Sellwood Bridge committee considers slicing costs, adding features
When members of the Sellwood Bridge Community Advisory Committee met at SMILE Station on July 11, they were presented with a uniquely bifurcated agenda.
Meeting facilitator Alex Cousins with JLA Public Involvement put it succinctly when introducing the meeting. 'This may seem a bit of an odd meeting. In the first part, we'll be talking about how we can cut back the project's budget to meet the funding shortfall; and, in the second half, talk about which amenities to add.'
With light attendance - about ten observers - CAC members finished their pizza supper while introducing themselves. Then, the floor was opened to public comment.
Claudine Moreno said she was present to 'represent family interests in the neighborhood who were concerned about safety.' She advocated that safety elements - especially where the bridge transitions into Sellwood - be kept in the design, despite the budget shortfall, exacerbated the failure of the Clackamas County levy.
Dr. Michael Brodeur asked, 'Why do you have to have such wide sidewalks on both sides of the bridge? If you narrowed the bridge, maybe you wouldn't have to take the houses down at Sellwood Harbor.' CAC member John Hren explained that bridge construction work would require a substantial easement in which to work, even if the bridge cross section were reduced.
Before discussing cost-saving concepts, the CAC received a review of the current funding shortfall situation - and strategies that Multnomah County is pursuing to close the funding gap, including:
• Seeking unallocated state and federal transportation funds;
• Applying for a competitive federal transportation grant;
• Possibly shifting federal funds from a future County bridge capital project; and,
• Continuing to seek funds from federal reauthorization legislation.
Throughout their discussion, the theme of the consensus was that officials shouldn't 'nickel and dime' cost savings on the bridge itself.
The project, CAC members reasoned, has two primary components: The bridge itself, and major interchange construction on the west side connection to Highway 43. If as much as 10% had to be cut from the project, the wise path, it was suggested, would be to defer elements that didn't mar the design and operation of the bridge itself.
For example, a current proposal calls for two ten-foot balcony-like lookouts on each side of the bridge. If this amenity were deferred and added at a later time, they would look unsightly and cost much more than incorporating them into the overall construction design.
On the other had, slimming the west side interchange - so that only a single lane of traffic coming from Lake Oswego north on Highway 43 would head eastbound on the bridge - would save money. With one lane, the interchange would still function, but it could be widened in about eight years when there could be more of a traffic problem.
With discussion finished about cutting costs, Ricardo Rabines, principal from Safdie Rabines Architects, led the second half of the discussion - about potential amenities.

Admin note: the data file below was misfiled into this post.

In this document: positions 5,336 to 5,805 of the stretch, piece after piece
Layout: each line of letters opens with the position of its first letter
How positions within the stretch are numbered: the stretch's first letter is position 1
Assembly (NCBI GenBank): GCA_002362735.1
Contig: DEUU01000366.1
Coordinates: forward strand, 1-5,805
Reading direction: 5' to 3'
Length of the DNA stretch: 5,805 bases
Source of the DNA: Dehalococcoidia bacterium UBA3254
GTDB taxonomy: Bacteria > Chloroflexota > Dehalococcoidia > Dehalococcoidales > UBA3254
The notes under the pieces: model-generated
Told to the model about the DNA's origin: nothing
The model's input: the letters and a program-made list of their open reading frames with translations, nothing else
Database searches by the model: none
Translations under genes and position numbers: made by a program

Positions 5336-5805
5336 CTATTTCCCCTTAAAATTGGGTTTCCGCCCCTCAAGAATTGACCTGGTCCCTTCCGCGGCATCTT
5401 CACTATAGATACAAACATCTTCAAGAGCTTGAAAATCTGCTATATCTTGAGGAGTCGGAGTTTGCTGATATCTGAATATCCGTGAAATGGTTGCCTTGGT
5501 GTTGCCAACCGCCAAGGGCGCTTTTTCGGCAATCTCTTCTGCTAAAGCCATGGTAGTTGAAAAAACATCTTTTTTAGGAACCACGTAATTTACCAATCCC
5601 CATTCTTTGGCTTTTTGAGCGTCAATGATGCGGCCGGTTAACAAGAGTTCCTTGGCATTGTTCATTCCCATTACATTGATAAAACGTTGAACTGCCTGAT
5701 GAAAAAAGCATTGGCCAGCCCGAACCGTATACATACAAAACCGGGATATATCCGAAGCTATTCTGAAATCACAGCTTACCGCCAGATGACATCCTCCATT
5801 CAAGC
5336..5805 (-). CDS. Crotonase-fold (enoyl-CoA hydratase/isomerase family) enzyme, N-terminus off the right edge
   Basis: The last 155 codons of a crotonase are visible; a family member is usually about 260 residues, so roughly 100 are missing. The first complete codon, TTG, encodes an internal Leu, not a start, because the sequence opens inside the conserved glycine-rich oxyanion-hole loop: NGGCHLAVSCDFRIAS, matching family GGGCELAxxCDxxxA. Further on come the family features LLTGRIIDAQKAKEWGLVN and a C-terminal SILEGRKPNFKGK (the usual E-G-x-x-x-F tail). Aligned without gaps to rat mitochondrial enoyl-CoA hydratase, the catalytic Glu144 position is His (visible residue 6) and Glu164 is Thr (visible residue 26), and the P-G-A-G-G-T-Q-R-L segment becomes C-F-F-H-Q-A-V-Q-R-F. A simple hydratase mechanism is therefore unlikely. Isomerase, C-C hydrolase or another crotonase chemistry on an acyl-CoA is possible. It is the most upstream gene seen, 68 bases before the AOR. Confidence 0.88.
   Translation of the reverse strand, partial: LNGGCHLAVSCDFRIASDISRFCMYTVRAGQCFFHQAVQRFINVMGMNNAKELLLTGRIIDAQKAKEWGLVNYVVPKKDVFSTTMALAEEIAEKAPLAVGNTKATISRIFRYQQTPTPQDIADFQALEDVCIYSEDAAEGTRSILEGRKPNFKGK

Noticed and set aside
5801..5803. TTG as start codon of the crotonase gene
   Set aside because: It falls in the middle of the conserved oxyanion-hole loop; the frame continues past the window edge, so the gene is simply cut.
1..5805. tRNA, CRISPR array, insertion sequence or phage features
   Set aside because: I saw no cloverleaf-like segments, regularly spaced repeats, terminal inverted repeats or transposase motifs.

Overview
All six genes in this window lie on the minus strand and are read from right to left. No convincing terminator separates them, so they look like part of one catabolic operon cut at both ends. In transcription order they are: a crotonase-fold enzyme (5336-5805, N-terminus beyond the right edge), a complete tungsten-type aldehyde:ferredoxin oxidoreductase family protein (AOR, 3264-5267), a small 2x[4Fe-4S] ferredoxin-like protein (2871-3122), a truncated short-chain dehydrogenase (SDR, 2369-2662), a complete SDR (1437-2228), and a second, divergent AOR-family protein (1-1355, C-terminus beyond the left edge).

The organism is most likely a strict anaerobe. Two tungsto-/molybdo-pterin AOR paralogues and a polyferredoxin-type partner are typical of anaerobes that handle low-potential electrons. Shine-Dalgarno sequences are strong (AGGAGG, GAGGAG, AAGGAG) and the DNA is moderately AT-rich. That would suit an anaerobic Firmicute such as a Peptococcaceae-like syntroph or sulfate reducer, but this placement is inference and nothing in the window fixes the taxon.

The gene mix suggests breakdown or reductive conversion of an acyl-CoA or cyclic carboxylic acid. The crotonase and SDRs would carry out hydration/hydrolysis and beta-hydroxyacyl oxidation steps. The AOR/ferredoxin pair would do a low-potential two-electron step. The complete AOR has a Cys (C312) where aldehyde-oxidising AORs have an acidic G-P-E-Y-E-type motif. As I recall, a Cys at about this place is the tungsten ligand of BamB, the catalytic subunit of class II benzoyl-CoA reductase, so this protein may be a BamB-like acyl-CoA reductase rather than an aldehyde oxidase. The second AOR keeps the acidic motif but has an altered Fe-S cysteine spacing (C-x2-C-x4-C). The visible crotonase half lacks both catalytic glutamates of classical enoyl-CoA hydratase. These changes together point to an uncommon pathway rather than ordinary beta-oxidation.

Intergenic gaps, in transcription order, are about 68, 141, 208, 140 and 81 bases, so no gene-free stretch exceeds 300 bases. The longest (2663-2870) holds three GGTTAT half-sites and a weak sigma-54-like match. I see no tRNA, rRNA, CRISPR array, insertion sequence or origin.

Up for discussion were:
• Treatments of the columns and retaining walls;
• Pedestrian finishes on the sidewalks, to differentiate the pedestrian and bicycle spaces;
• The possibility of railings - how high and translucent they might be;
• How these treatments would be incorporated to the rest of the structure;
• Lighting the bridge;
• Possibilities and potentials for art and art areas; and
• The importance of lookouts, balconies, and benches.
'We're discussing minimum versus maximum sizes; the relative importance of each category of amenity to the community,' Rabines said.
It's important to solidify community interest in amenities at this time, Rabines said, 'So we can incorporate them into the budget as we develop the project. Prices are going up and down; we can find out what the minimum or maximum is that we can do, and how we can evaluate it in terms of importance.'
During this discussion, architects presented ideas for treating the surface of the multi-use paths for bikes and pedestrians - making the surface a little rougher for the pedestrian section than the bike lanes.
Speaking for himself, CAC bike advocate Richard Marantz suggested perhaps simplest area of all might be best: A white stripe to indicate the lane division.
'These meetings this summer are important,' said Mike Pullen, Multnomah County spokesperson for the Sellwood Bridge Project. 'In November of this year we have to submit a package for this project, and describe how we're going to build, based on the available funding.'
In August, the CAC members will prioritize cost-saving ideas. And, they'll be presented with cost estimates for the amenities to help them clarify the list of features that may be included when the bridge is built.
'In late September the elected leaders sitting on the Sellwood Bridge Public Stakeholder Committee will make key decisions leading up to a Multnomah County Board vote in October,' Pullen said. 'We hope to be doing construction, in the water, in December this year.'
It was announced that Beth St. Amand had elected to leave the CAC as the SMILE neighborhood association representative, and would be replaced by Bob Schmidt, a former SMILE President and an expert on bridge and highway matters.
For project information, go online to: www.sellwoodbridge.org .